Her elder daughter, Fisher’s grandmother, never described her upbringing in heartwarming terms.
“It seemed to be a very angry and bitter experience,” said the co-director of the Francis and Ann Curran Center for American Catholic Studies at Fordham. “It was disturbing to hear her describe it.”
After his grandparents got married, they struggled through tough times, particularly during the years of the Great Depression.
Then at the outset of World War II, he got a good management job in New York’s garment industry and their situation was transformed. Their children were educated at the best Catholic schools.
The same opportunities were there for the next generation. Fisher went off to Georgetown University in 1974, but later dropped out. “I kicked around for a few years,” he said. “I drove a taxi in New York City.”
He restarted his academic career at Rutgers University, and eventually got his doctorate in history there.
When historians at that secular state college heard him describe his upbringing and his family’s background, they responded with a simple piece of advice: study Irish Catholic history in America. “It seemed interesting from the outside,” he said. “It was painful to me, but they found it fascinating.”
Into his 30s, Fisher was attracted to the Catholic social justice tradition and found “richer and deeper connections to my own faith.”
It’s a tradition identified with the Jesuits and with Fordham. He’s grateful to the order and the university for facilitating his more recent role as an advocate for autistic children. He and his wife, Kristina Chew, have one son, 11-year-old Charlie, who was diagnosed as autistic in early childhood.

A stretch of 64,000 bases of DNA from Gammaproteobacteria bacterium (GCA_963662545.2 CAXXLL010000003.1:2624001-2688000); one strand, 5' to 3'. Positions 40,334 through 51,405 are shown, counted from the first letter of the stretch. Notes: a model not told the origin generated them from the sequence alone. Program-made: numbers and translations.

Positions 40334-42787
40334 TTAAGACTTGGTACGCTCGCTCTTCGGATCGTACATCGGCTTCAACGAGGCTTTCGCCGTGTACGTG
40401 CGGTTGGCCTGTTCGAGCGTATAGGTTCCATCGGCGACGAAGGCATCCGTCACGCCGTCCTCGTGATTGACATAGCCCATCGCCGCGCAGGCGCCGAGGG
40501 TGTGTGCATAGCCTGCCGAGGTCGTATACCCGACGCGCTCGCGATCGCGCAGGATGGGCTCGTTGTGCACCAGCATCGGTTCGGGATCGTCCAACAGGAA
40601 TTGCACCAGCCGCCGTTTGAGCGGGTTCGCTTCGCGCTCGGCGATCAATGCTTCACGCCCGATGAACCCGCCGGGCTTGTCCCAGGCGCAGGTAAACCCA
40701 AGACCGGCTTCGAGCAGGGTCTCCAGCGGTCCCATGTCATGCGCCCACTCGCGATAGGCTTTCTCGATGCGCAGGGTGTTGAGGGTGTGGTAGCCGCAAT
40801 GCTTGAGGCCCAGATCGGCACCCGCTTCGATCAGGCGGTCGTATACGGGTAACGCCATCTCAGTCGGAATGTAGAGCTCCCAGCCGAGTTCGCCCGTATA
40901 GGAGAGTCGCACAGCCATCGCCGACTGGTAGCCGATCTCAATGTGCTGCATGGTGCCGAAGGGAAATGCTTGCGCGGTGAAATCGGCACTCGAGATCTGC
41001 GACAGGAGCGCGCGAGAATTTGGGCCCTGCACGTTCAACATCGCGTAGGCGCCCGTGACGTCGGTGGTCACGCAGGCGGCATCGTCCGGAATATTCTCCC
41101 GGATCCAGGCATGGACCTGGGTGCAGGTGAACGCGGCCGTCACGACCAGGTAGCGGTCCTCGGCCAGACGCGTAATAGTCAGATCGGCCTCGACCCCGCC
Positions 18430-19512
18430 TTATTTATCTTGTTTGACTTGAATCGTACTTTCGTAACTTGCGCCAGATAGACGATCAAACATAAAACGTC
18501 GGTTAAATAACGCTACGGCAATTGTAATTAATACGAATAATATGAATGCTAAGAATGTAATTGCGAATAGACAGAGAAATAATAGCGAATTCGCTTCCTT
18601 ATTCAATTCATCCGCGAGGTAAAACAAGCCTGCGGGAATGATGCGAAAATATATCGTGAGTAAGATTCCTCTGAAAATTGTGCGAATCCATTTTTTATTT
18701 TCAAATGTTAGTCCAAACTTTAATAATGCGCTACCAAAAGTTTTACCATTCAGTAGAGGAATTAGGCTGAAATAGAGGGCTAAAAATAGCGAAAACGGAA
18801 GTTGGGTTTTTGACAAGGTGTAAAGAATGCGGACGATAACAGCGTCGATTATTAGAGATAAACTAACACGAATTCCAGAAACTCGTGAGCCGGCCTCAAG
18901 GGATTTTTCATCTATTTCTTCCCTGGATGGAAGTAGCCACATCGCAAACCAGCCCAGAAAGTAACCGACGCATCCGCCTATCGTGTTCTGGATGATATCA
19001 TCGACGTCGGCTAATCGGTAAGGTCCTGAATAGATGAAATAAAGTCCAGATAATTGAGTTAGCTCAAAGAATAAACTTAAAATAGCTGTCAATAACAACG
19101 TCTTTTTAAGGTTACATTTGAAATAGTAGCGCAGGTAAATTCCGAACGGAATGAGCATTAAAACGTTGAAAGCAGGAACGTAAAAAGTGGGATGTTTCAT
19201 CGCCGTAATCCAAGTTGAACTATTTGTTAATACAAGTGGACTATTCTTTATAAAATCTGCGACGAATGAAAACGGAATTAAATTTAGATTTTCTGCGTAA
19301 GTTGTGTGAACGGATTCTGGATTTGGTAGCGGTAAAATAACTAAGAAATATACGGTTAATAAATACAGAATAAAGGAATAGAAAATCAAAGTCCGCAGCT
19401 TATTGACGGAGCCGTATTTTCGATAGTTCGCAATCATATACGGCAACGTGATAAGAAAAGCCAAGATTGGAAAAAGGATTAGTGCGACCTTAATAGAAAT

Chew, who is Chinese American, teaches classics at another Jesuit institute of higher learning, St. Peter’s College in Jersey City.
A one-time theology professor at St. Peter’s who died in 1984 has occupied much of her husband’s attention over the past several years.
The Rev. John Corridan, the son of County Kerry immigrants, is the sort of figure that Fisher has been drawn to in his academic career.
“Catholics are always talking about assimilating,” he said.
He’s been more interested in the “authentic experience of being oneself.”
And many Catholics who were — he cited Jack Kerouac as an example — have had a profound influence on American culture.
“I never thought I’d see a priest in that way,” Fisher said.
However as he learnt more about Corridan, he came to see him as a heroic figure. Ignatian spirituality underlay his approach, he said, which, in contrast to the evangelical view, believed that people had to have dignity before anything else could be dealt with.
Corridan, who Fisher characterized as “driven” and a “loner,” did something unusual. In his battle against crooked businessmen and mobsters in his own ethnic group, he “went outside,” enlisting the help of a white Southern Protestant journalist, Malcolm Johnson, and a Jewish screenwriter and novelist, Budd Schulberg.
The Jesuit ultimately lost his battle to reform the union and so his legacy is hard to measure.
Nonetheless, Corridan is immortalized in a work of art that was written entirely from his perspective.
“We have this wonderful movie,” Fisher said.